Asking good questions is important. Rather than the “What would you do if…” type of question, ask questions that require them to provide examples of what they actually did.
- Tell us about a time when you were confronted by…
- Provide an example of when you went above and beyond your employer’s (or teacher’s) expectations.
- Describe how you clean a resident room, when the resident is there.
- What do you see as the key challenges in this job?
- Share your knowledge of…
Finally, make the person’s demeanour and attitude the primary factor in hiring. Skills can be taught. Who the person is won’t change. Organizations that pay special attention to how the prospective employee responds to others (staff and residents) while they sit in the hallway waiting to be interviewed often gain valuable insight into the real person behind the interviewing mask.
Now that the person has been hired, the transition to successful employment has just begun. Most Homes have experienced the frustration of finally recruiting new employee(s), only to have them leave within a few days or weeks. While a great onboarding process doesn’t guarantee positive outcomes, it substantially reduces the likelihood of such turnover. Here are some strategies (some simple, and some requiring more planning!) that increase the likelihood that your Home will be seen as the place to be employed!
- First Connections. When someone is hired, connect with them first in their home. Sending a hand written note from their new manager congratulating them on their decision, and thanking them for joining the team, resonates that you care about people. If you send more “official” documents prior to their start, send them separately, and include a message saying that if they have time and find it helpful to go over them before coming to work, great, but otherwise you will provide time for them to review the documents once they start working. Otherwise, you are asking them to start working for you – on THEIR time!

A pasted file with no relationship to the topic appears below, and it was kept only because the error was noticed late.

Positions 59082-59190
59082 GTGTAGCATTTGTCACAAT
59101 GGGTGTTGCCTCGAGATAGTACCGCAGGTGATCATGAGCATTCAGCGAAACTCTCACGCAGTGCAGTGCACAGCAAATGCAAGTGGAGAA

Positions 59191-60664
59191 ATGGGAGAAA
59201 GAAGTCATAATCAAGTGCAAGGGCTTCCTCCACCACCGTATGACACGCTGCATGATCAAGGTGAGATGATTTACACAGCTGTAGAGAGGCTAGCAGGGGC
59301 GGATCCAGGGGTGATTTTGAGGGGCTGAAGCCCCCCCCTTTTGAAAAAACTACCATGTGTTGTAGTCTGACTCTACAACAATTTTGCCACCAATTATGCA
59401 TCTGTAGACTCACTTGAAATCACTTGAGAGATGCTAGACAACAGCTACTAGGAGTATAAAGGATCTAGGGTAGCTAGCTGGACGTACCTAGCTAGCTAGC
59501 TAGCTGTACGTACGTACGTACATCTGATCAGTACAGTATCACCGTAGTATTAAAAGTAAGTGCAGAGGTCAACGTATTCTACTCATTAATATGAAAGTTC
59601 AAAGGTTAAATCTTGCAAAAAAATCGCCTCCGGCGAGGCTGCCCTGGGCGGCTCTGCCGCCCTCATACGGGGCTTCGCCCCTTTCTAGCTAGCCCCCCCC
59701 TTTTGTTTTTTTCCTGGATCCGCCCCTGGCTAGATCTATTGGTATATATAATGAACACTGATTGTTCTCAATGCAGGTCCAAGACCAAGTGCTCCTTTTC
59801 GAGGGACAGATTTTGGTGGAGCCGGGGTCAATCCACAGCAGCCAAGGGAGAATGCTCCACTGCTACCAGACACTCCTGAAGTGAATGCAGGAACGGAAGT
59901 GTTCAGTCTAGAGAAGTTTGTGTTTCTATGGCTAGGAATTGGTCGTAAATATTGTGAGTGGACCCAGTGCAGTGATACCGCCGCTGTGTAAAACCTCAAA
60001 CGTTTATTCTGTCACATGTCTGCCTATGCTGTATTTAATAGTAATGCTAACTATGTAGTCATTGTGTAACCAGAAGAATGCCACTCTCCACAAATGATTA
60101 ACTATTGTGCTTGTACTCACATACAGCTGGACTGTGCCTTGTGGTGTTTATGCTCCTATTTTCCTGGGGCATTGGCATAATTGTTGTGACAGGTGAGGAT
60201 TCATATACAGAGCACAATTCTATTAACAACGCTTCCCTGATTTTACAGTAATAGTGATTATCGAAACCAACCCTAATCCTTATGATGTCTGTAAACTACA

- Send Out the Alert! Once a new hire is confirmed, send out notices, and a brief orientation about the new hire, and their start date, to their new team members. Encourage everyone to mentally rehearse the new hire’s name, so when they are first introduced, the welcome is all the more meaningful.
- The First Day…or The Worst Day. You have one day to create a good first impression. Unfortunately, all too often, the first day of orientation is one of the worst days people will experience on the job. They are confronted by legal documents, signing all over the place, and then loaded up with reams of policies and procedures to review. When we ask employees what they remember from all that inundation of information on their first day or two at work, the typical response is along the lines of “I remember nothing from everything I had to read, but I do remember feeling overwhelmed!” Consider the first day on the job as a “Threshold Moment” – a day more important than any other – that you are acknowledging the presence of a new person, marking this moment as special. One of our favourite stories comes from Daniel Coyle (The Culture Code, Bantam Books, 2018), recounting how new basketball players are orientated to the Oklahoma City Thunder team. The first thing that happens is they are taken to the Oklahoma City National Memorial, which honours the victims of the Oklahoma City bombing that killed 168 people. After simply walking around the reflecting pool and the sculpture of 168 chairs, the players are reminded to look into the stands during games and to remember that many of the fans were personally affected by the tragedy. As Coyle says, it sends a powerful belonging cue – that resonates emotionally. Imagine the impact of walking down a hallway in your Home with a new hire, focusing on one or two photos of residents in your Home (current or past), and sharing stories about their life accomplishments, or how what they did in your Home that was so special. You have hundreds of stories in your Home – focus on these stories – make the person’s first day in your Home an inspiring Threshold Moment.